button to main menu   West's Guide to the Lakes, 1778/1821

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Page 112:-
and rock succeed one another to the southern extremity of the lake, where the grand pyramidal Castle-crag commands the whole. The western shore is indented with wooded promontories down to Foe-park, the hill first described, on the lower margin of the lake, and the mountains all around rise immediately from its edge, but those that form the outline to the south are very much broken, and hence more picturesque.- These parts of the scene, Mr. Gray says, are the sweetest he ever saw, in point of pastoral beauty. But whoever takes this view from Ormathwaite, in a field on the western side of the house, will be convinced of Mr. Gray's loss in want of information. For the very spot he stood upon there is in the centre of the fore-ground, and makes a principal object in the pastoral part of the picture he praises so highly.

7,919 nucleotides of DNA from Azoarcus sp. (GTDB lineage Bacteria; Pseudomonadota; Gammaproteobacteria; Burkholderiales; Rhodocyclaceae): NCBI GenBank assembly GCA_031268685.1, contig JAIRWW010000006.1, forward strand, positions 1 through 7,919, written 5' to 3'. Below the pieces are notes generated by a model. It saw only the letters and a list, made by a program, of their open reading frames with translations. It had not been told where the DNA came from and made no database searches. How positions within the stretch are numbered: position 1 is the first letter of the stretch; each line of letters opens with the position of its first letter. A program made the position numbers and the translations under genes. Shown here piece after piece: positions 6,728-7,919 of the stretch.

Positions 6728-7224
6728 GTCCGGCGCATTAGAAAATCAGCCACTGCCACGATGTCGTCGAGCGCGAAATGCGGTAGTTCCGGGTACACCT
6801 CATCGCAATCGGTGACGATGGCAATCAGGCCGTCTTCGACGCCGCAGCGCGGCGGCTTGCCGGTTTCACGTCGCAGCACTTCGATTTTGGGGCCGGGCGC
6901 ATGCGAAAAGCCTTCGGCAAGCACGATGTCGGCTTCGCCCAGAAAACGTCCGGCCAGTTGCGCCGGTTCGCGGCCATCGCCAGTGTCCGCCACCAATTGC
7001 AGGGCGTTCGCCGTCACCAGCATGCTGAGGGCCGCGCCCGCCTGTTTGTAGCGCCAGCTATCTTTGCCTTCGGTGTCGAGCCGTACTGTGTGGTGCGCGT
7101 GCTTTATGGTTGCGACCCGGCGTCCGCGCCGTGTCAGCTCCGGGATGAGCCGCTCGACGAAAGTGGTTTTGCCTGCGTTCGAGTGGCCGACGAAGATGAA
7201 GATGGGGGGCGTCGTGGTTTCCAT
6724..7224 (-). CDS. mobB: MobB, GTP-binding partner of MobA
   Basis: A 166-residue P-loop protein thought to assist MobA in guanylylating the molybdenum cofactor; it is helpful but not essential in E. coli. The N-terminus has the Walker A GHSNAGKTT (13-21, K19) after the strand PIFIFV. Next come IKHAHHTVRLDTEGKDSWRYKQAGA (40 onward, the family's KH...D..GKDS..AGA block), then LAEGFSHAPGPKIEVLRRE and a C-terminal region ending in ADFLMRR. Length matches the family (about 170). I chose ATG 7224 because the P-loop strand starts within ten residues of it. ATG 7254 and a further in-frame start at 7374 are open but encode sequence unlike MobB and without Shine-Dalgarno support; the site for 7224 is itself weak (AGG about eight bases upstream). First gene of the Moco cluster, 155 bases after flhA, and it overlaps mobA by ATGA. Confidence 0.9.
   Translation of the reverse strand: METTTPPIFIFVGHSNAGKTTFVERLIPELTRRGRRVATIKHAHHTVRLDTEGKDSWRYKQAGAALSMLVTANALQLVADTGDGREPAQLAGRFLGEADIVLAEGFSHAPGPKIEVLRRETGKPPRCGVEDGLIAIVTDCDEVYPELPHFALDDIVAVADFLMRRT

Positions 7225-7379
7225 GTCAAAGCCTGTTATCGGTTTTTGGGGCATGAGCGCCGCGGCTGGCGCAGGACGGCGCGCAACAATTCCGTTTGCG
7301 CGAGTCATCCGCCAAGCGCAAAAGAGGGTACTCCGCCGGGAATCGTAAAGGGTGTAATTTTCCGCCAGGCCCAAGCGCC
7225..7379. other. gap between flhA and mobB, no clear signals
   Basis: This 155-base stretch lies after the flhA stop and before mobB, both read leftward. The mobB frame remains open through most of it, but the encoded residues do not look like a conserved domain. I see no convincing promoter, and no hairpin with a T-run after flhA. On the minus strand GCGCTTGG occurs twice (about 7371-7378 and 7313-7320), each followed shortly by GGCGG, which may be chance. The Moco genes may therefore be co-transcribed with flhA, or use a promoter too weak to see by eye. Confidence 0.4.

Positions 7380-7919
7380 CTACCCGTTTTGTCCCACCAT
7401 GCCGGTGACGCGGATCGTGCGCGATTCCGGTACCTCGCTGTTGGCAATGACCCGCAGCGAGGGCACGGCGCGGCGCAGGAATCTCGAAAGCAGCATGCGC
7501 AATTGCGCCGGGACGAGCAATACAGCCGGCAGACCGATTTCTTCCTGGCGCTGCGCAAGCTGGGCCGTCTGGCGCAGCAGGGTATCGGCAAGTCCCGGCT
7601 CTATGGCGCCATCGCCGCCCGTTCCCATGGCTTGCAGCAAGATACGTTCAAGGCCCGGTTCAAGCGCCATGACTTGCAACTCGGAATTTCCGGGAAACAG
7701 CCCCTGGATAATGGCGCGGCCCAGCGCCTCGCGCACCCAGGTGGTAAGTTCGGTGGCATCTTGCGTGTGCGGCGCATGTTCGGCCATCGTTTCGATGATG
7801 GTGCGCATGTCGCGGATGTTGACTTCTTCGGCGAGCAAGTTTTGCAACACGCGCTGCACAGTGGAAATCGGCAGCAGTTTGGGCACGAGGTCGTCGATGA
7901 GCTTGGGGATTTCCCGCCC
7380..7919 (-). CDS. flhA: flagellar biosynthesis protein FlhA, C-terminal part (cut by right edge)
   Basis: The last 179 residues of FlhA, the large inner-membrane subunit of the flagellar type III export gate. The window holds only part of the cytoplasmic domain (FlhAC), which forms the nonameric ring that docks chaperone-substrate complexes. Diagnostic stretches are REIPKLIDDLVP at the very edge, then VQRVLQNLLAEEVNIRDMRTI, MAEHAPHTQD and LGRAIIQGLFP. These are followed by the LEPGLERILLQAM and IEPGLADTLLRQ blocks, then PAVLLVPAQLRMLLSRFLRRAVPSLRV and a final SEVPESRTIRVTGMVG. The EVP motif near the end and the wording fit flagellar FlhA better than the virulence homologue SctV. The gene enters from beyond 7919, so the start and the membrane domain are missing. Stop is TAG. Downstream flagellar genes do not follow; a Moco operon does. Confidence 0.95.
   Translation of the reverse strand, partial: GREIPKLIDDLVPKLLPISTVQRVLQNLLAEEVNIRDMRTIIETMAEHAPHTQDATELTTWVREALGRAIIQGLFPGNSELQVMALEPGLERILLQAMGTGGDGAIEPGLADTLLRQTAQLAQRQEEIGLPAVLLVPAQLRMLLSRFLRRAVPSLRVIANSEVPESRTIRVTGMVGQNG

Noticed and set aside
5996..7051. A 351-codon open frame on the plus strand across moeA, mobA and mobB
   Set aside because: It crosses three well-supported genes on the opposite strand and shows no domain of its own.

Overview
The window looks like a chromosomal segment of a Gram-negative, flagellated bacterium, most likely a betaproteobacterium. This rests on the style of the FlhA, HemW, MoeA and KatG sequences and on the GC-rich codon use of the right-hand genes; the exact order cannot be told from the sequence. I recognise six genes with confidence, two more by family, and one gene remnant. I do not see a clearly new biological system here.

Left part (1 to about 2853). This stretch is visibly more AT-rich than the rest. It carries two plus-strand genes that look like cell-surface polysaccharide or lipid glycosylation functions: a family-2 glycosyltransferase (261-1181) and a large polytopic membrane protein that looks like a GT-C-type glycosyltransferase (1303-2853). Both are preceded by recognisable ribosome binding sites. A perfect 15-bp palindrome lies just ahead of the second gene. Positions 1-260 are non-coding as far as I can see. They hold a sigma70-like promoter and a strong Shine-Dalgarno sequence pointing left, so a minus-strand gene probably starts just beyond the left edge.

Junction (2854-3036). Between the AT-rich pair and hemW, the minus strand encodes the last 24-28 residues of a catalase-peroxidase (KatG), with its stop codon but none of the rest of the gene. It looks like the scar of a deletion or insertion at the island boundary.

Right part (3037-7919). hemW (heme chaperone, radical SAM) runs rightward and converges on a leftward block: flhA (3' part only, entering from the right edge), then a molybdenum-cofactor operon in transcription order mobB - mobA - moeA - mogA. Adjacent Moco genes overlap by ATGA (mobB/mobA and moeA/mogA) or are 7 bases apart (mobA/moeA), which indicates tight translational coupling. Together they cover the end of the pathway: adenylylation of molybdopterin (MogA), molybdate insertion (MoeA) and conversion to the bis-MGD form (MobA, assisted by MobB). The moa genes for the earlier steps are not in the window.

Derwent Water by boat
Sailing round the lake opens a new province for Landscape. Mr. Gray neglected it, and Mr. Mason thought he judged well. Messrs. Young and Pennant tried it, and admired it. Dr. Brown prefers sailing, and advises landing on every promontory, and anchoring in every bay [1]. The transparent
[1] The whole of Dr. Brown's descriptive letter is inserted in the Addenda, Article I.
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gazetteer links
button -- station, Crosthwaite Vicarage
button -- station, Derwent Water by boat

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